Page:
At its base definition, a muscle car is a regular automobile with a large horsepower engine mounted in it.
But they served more as one of the last truly great symbols of American car manufacturing, where design and function came together in an awe-inspiring way.
The long bodies, the spoilers, the hood scoops, the racing stripes—they weren’t just meant to get you places, they were meant to be stood around in groups and admired. That grand tradition is being honored this year at the 63rd Lake Forest Antique Auto Show.
In addition to the usual multitude of crowd favorites, like the Model As, Model Ts, and all the classic horseless carriages that people come out to see every year, the central theme of the show this year is those ’60s muscle cars. In honor of Chevrolet’s 100th anniversary, the featured cars are going to be some of Chevy’s highlights, such as the 1969 Chevy Chevelle 396 and the 1955 Motorama Dream Car, the Biscayne. There will also be an appearance by the 2011 Indianapolis 500 pace car, a 2011 special edition Chevy Camaro SS convertible. It was created in honor of the big anniversary, based on the 1969 Chevy Camaro SS Z11 that served as the pace car in ’69. At the auto show they’ll also have a ’69 Camaro Z10 next to the new special edition, for a side-by-side comparison.
The Z10 is a rare specimen itself. After the Camaro convertible Z11 served as the pace car in ’69, enough people expressed interest in a hardtop version that a small run of about 350 was produced. Of those 350, approximately 70 survive to this day. “It’s really quite a car,” says Patrick McAllister, the owner of this year’s featured Z10. “It’s a small block engine. So back in the day, these were known as ‘crusiers’ and the bigger block engines were known as the ‘bruisers.’ You get behind the wheel and cruise down the road and it’s really a lot of fun.” Patrick has always had a passion for cool cars. When he was in high school, he rebuilt a Corvette, an MG, and a Triumph. So when his niece recently said she was trying to get rid of an old car and she pulled the tarp off of a pristine ’69 Camaro Z10, he just couldn’t say no. “It’s been repainted, but the interior, everything’s original. It’s got the original radio in it; it’s got the space-saver tire with the mechanism that blows it up so you can use it. I’ve had Corvettes and I have a Porsche, but when I was growing up in Indiana, this is the car everyone dreamed about. I was very happy to get it.”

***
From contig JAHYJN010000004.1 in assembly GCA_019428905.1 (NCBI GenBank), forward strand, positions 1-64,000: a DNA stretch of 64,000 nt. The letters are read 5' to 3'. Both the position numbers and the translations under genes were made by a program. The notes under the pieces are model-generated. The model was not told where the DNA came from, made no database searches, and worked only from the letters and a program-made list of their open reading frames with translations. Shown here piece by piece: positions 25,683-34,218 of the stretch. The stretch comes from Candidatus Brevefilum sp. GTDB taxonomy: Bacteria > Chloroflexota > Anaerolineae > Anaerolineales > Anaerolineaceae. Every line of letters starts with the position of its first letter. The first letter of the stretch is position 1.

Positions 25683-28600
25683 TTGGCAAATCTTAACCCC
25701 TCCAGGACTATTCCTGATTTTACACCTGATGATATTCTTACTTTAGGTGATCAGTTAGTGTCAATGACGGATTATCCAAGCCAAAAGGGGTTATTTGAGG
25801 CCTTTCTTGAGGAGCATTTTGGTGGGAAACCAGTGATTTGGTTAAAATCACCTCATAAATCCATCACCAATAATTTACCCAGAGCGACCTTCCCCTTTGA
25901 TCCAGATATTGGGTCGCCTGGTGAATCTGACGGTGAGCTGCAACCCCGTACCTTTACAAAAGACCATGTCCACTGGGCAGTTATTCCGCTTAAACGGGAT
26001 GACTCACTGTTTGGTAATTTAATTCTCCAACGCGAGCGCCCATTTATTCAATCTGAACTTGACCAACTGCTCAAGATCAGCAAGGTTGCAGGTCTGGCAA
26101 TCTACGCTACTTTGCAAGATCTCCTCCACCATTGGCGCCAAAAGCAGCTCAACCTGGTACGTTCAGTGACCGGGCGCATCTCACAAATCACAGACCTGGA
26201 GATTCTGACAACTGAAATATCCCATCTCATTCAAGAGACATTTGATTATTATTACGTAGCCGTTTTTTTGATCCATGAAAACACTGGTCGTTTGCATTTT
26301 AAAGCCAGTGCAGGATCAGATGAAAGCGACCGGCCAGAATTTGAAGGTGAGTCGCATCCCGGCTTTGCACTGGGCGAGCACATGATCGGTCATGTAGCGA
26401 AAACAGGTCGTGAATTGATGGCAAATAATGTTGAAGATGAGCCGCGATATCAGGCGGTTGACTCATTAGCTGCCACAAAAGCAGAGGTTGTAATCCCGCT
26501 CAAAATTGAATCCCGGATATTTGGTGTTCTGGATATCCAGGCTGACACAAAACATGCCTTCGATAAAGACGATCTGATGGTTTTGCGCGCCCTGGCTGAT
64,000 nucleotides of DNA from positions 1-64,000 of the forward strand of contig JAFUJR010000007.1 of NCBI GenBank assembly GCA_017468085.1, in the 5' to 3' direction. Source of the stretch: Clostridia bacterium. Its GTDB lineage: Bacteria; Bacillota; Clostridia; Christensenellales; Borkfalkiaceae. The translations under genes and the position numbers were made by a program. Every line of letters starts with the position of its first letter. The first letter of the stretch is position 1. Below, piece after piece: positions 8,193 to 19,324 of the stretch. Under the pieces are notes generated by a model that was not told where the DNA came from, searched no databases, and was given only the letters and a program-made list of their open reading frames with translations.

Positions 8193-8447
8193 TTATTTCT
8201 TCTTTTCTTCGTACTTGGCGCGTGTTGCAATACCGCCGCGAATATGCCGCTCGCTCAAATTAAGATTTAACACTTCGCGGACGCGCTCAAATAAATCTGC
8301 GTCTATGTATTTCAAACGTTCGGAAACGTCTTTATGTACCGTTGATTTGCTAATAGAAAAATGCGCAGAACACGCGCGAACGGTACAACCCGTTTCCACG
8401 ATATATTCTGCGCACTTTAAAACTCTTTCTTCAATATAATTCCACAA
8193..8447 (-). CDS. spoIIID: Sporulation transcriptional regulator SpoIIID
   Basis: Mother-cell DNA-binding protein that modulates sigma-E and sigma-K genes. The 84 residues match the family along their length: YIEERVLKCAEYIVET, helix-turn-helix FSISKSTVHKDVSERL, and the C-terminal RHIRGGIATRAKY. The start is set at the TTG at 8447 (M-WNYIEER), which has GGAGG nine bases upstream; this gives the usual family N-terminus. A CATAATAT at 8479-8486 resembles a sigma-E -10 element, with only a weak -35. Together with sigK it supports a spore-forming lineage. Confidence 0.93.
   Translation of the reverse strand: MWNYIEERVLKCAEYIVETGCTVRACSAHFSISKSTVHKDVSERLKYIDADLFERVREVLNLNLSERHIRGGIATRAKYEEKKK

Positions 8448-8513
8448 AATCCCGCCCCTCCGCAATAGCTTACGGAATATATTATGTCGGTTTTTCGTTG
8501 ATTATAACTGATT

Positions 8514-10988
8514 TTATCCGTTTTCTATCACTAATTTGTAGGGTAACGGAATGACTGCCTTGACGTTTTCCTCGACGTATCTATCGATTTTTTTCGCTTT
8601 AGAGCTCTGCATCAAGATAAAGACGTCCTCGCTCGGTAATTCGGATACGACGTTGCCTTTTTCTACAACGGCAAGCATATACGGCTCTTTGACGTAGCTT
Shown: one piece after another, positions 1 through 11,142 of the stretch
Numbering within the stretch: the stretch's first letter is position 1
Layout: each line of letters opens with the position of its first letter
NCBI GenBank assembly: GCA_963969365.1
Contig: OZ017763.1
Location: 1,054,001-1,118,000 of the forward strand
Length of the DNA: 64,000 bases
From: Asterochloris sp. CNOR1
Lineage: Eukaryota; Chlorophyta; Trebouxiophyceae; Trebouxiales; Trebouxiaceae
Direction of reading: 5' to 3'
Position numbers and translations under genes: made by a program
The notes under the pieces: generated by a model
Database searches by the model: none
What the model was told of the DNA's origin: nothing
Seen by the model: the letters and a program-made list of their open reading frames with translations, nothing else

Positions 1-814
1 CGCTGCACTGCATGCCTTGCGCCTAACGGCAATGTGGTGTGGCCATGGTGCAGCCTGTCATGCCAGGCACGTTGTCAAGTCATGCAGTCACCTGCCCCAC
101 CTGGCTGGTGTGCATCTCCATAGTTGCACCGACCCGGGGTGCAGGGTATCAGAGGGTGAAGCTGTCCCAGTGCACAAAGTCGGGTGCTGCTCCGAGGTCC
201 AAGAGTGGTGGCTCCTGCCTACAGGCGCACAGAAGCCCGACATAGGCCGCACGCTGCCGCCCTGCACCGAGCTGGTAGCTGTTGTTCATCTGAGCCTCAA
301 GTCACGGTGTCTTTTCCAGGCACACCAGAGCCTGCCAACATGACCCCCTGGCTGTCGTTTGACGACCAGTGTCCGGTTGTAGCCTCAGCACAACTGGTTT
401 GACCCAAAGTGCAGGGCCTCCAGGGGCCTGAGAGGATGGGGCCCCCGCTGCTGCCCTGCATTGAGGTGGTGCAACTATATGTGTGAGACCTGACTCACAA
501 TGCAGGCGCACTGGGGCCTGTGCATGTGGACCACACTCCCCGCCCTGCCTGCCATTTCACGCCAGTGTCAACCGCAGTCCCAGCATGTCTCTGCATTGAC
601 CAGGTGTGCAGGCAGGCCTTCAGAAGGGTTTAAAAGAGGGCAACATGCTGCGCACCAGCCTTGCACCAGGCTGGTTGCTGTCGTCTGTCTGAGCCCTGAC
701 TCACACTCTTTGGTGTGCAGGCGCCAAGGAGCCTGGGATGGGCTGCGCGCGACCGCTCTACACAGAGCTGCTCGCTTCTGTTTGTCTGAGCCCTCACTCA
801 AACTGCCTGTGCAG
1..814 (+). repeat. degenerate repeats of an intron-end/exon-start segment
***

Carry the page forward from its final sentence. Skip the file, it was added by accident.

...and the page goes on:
People who want to enter their classic car in the show can pre-register for a discounted fee until July 6, but you can also check in on the day of the show. Any car made before 1986 in original or restored condition is eligible for entry. Just bring your car to Deer Path Middle School between the hours of 8 and 10:30 a.m. on July 17 to register and participate. Spectators are welcome as of 9 a.m. for an entrance fee of $10. Judging takes place throughout the day and the award ceremony begins at 3 p.m. “For a lot of guys, muscle cars were their dream as kids, but now they’re older,” says John Looby, chairman of the Lake Forest Antique Auto Show. “If they were 20 then, they’re 50 now, and they’re ready to buy their muscle cars. Their kids are older, they’re looking for a little more excitement, and it’s time to get that car.” For the guys that already have their muscle cars, this is the perfect opportunity to bring them out to be admired. For the guys still waiting to get theirs, this is going to be a great time surrounded by memories with awesome paint jobs.
More information and pre-registration materials can be found at lakeforestcarshow.com.